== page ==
Unusual Day

After playing phone tag for several days with a specialist I’m finally able to see (I say finally because I do not have medical insurance which made seeing this kind of specialist difficult), I was finally connected to his nurse. She used the word “unusual” when quoting the  dr. in reference to a test and it’s results, I had in the hospital, 10 days previous.  Unusual, eh? Hmm. I think I like that word better than another word he could have used.  I guess he could have said, positive, or concerning, or deadly, haha. I don’t know. What is the word that most drs. use when the results are not so great?

The word unusual was warm and fuzzy compared to the next few words the nurse spewed out of her cute little lips. They were words that I had NEVER googled in my life while researching my symptoms the past year.  I’d never googled that kind of specialist to which I was referred and I’d never googled or even had any knowledge of the next test she talked about.

So I hung up a little in shock, made some important calls with a dry cotton mouth, while at the shop and of course the minute the phone would return those calls, the empty shop would fill to the brim with shoppers. So I just told myself to wait. Wait. Wait. One of those shoppers was an eccentric man and his wife. I knew him from my social work career. He was what I would call a spiritual Sage with many professions. He has 9 children and when he walked in the store, like before, he announces, I have 9 children and I want to buy my wife a shirt to match this skirt. I think, oh crap, I don’t need this.  He is a Sage and has many helping professions, surely he can pick out a solid colored shirt. The conversation with my nurse was still reeling in my head. I was feeling much anxiety. But this man and his stories and wisdom calmed me while his wife was in the back trying things on. It was good he was there.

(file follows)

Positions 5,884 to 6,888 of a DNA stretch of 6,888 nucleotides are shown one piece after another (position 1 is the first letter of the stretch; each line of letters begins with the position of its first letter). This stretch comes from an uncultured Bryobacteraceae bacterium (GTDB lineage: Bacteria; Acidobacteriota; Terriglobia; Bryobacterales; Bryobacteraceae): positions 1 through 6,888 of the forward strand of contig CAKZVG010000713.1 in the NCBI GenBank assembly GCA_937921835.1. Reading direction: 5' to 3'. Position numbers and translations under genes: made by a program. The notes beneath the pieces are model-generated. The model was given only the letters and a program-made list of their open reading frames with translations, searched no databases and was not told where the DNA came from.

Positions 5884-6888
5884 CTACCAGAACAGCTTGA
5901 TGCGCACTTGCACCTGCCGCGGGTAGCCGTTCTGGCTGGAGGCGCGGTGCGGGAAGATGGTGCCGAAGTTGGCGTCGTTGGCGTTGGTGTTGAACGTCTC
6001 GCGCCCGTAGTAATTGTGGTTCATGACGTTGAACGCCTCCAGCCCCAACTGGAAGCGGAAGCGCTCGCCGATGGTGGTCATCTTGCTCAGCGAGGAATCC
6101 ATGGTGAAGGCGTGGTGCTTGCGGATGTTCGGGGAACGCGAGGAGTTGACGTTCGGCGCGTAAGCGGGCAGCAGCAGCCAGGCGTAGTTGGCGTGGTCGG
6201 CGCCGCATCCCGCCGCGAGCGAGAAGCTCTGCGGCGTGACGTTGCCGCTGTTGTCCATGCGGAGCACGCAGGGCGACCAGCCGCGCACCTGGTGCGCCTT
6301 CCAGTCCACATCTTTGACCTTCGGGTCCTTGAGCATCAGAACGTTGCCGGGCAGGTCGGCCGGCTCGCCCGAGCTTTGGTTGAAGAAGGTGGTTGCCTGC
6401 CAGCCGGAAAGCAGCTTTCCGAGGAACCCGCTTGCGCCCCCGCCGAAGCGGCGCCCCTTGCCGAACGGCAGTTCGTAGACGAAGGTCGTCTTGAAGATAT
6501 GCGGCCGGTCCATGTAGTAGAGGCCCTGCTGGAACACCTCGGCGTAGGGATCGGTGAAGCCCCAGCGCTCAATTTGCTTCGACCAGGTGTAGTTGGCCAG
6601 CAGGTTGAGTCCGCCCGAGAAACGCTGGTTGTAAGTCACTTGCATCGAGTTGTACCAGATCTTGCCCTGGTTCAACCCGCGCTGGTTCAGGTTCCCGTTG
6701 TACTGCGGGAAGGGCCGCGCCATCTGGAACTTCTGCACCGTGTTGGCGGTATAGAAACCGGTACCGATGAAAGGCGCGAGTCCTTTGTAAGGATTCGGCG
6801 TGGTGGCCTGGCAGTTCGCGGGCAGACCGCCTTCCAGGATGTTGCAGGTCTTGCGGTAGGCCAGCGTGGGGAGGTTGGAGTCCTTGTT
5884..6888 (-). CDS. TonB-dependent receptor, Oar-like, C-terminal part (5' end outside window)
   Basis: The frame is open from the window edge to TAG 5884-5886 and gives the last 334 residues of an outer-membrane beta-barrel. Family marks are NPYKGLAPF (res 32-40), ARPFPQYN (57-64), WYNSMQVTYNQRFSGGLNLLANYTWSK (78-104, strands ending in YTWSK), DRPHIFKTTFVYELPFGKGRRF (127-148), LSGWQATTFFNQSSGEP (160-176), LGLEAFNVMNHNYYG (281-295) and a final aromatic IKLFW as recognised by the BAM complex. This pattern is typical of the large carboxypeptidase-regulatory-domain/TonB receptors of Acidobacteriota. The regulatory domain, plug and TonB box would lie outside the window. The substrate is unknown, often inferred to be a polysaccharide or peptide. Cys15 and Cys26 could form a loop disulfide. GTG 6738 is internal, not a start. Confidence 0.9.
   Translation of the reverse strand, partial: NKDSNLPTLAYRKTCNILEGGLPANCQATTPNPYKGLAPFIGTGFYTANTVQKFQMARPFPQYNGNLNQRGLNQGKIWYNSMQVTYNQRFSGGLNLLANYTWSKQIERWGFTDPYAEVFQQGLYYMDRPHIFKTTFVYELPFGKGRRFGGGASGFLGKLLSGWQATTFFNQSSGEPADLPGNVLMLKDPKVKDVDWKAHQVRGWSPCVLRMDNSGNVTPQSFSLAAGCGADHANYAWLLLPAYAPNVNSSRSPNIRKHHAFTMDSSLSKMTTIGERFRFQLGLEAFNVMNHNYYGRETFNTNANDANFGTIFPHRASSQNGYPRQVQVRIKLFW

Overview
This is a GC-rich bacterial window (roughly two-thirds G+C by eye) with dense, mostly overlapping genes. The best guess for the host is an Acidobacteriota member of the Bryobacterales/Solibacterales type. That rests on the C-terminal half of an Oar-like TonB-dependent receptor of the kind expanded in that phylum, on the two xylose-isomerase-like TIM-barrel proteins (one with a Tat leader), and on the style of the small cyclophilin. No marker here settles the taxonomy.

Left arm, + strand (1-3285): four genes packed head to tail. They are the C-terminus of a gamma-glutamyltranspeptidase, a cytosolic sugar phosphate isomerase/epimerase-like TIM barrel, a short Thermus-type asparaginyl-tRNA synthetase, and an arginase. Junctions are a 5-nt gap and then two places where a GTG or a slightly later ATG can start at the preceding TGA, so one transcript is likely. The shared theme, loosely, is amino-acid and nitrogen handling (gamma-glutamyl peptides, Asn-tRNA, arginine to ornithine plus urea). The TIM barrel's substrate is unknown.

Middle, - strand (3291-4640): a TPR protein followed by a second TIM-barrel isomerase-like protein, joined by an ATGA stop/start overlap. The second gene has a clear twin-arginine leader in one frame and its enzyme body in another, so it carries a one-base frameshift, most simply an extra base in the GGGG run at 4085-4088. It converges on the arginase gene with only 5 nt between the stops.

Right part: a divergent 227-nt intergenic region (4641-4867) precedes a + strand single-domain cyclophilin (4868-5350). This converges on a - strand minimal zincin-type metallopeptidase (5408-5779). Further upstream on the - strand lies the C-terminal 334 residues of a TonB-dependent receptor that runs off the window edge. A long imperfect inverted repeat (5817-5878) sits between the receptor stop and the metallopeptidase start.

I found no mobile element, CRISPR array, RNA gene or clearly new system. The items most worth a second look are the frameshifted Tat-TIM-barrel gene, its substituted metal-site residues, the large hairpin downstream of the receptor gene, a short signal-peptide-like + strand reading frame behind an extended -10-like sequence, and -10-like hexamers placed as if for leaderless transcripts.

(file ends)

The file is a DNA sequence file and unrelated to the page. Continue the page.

So the rest of the day brought in more neat people to take my mind of my morning conversation with the nurse. A couple from Minnesota came in and we shared stories of the North Woods and the Twin Cities. I laughed and had fun and I forgot the earlier morning for a few minutes.  I was so grateful these people came in. It’s like they were lined up outside with a purpose. Make her forget, make her happy until she can get home.